The Southern Poverty Law Center and the Center for New Community allege the union leaders have crossed an ethical line
Union leaders representing U.S. Customs and Border Protection agents have colluded with anti-immigrant hate groups to overstate the threat that illegal immigration poses to national security, according to a new report by two organizations that track hate groups.
The Southern Poverty Law Center and the Center for New Community allege the union leaders have crossed an ethical line from enforcing national immigration law to working to influence policy in concert with white supremacists and groups that want to stop all immigration. “Do we want law enforcement groups colluding with groups who want a European-American majority,” asked Mark Potok of the Southern Poverty Law Center in a conference call with reporters Tuesday.
“The Border Patrol should carry out policy set by elected representatives, not decide which laws are important and which are not,” he said.
In support of their premise, the CNC and SPLC cited an anti-immigrant protest last year in Murrieta, Calif., in which protesters had advance notice of the route of a convoy of buses carrying immigrants to a detention facility. In the media, anti-immigrant groups have repeatedly cited inside sources at the Border Protection Service as providing them leaked documents and photos. Additionally, in testimony before Congress, union leaders have presented proposals identical to those put forward by anti-immigration activists, according to the joint CNC and SPLC report.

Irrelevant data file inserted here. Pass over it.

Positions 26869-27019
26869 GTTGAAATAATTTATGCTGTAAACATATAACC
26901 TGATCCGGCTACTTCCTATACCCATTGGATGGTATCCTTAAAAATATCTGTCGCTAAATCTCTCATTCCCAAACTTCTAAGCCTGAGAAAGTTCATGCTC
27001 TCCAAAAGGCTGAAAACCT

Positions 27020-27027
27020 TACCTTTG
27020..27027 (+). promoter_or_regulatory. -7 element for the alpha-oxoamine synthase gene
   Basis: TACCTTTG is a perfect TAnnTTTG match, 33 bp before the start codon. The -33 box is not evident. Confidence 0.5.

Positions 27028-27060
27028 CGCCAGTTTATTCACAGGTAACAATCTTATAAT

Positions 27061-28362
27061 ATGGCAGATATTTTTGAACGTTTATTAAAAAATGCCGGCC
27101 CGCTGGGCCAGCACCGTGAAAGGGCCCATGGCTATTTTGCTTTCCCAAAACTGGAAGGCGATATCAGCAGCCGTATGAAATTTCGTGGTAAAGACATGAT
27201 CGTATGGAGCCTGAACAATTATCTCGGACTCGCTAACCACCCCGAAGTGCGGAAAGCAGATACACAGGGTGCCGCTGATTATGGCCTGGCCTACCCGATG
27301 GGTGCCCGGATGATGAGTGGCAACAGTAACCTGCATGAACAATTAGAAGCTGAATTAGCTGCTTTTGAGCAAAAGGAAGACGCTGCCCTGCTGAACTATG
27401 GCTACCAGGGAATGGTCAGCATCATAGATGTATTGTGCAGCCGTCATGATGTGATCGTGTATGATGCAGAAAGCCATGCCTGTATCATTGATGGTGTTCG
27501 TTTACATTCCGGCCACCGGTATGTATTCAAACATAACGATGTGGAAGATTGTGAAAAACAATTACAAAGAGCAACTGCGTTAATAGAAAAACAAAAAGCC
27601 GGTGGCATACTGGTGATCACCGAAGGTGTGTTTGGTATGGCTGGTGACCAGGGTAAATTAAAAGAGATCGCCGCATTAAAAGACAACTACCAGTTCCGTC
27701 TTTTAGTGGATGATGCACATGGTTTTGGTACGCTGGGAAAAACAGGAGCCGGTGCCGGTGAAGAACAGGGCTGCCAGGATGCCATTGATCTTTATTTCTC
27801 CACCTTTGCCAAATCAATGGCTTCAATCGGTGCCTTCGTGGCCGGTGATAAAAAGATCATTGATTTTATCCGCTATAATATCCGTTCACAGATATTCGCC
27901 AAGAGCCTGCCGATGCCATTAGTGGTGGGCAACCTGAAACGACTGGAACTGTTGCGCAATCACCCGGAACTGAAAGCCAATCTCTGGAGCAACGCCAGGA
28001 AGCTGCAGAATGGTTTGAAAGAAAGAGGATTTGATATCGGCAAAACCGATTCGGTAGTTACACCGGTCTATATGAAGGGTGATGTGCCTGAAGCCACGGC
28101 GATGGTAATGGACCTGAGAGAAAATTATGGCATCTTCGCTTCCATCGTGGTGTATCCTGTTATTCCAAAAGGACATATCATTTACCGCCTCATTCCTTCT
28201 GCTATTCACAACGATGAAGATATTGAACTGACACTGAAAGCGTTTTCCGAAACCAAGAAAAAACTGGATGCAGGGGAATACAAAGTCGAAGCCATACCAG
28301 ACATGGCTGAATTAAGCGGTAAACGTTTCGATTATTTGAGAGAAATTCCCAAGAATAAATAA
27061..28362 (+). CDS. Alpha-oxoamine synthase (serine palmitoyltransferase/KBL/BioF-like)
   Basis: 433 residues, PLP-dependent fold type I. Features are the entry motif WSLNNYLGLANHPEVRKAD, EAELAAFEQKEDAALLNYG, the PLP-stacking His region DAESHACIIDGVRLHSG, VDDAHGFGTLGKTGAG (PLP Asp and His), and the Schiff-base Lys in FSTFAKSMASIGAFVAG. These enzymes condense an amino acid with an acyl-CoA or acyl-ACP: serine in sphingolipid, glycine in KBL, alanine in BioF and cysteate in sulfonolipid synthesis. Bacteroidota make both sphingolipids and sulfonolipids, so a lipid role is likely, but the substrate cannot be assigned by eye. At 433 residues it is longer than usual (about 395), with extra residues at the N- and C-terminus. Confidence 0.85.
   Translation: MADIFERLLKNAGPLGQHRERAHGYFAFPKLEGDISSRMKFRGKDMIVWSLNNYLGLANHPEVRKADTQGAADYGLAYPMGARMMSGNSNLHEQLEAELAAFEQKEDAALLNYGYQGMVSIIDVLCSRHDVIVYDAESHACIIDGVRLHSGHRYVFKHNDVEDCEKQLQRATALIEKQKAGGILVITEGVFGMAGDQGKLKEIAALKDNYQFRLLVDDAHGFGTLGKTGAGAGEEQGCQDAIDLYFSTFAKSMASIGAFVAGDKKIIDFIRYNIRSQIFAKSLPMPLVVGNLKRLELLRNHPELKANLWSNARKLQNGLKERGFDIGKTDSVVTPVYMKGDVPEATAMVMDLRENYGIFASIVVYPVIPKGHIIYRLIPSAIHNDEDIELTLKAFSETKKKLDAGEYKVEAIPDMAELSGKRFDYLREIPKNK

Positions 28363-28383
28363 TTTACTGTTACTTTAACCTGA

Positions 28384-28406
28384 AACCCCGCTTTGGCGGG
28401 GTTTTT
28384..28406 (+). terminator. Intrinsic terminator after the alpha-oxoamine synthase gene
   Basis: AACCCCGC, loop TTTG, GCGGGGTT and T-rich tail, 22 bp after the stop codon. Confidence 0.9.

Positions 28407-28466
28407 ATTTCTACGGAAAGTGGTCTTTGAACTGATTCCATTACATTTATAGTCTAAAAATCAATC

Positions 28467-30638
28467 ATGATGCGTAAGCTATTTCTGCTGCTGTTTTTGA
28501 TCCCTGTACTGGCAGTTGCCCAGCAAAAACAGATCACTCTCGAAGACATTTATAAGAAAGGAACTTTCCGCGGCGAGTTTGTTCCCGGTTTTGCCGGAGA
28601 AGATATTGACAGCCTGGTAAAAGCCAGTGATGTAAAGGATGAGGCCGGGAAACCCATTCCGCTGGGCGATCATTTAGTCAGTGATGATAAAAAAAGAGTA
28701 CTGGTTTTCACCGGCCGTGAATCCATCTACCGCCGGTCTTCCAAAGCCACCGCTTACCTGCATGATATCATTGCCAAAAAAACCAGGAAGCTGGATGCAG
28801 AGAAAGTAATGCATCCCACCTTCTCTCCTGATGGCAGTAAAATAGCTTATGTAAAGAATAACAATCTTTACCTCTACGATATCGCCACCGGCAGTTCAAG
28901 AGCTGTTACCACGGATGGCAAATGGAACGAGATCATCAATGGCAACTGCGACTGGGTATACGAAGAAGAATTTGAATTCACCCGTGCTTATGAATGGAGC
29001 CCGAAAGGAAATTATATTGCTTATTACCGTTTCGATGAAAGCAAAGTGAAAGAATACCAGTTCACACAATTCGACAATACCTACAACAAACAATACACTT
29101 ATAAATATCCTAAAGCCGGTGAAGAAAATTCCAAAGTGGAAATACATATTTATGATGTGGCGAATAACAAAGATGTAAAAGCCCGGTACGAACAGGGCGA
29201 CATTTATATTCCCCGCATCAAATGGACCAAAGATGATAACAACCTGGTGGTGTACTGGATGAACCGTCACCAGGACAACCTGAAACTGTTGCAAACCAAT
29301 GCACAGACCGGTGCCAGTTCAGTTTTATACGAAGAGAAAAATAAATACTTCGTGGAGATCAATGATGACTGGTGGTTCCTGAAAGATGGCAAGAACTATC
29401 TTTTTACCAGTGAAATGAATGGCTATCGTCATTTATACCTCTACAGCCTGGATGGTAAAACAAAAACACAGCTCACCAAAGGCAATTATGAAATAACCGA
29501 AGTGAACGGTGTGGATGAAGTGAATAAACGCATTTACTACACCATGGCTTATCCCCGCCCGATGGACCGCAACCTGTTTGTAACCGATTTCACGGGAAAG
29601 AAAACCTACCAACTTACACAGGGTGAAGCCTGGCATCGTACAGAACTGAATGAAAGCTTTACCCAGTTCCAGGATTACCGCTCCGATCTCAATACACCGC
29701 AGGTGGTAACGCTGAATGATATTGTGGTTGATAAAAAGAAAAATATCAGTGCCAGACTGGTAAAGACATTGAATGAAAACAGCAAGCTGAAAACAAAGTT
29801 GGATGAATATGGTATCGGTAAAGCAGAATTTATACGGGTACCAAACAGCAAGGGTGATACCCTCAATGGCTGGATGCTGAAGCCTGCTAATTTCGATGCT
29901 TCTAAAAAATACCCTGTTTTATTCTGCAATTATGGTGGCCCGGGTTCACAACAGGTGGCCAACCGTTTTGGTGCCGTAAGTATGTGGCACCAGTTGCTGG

“Instead of fulfilling organized labor’s traditional role of advocating for respectable wages and working conditions, leaders of these particular unions appear more focused on coordinating
with special interest groups in the Beltway to advance anti-immigrant policy goals,” according to the report.
The hate groups alleged to have colluded with the federal union leaders include the Federation for American Immigration Reform, which Potok said has received funding from the Pioneer Fund, a group founded in 1937 to preserve a European-American majority in the United States.
Calls to the two unions mentioned in the report, the National Border Patrol Council and the National ICE Council, were not returned. The NBPC represents 18,000 of the nation’s 21,000 Border Patrol agents. The National ICE Council, an AFL-CIO affiliate, represents 7,600 or the nation’s 20,000 Immigrations and Customs Enforcement agents.
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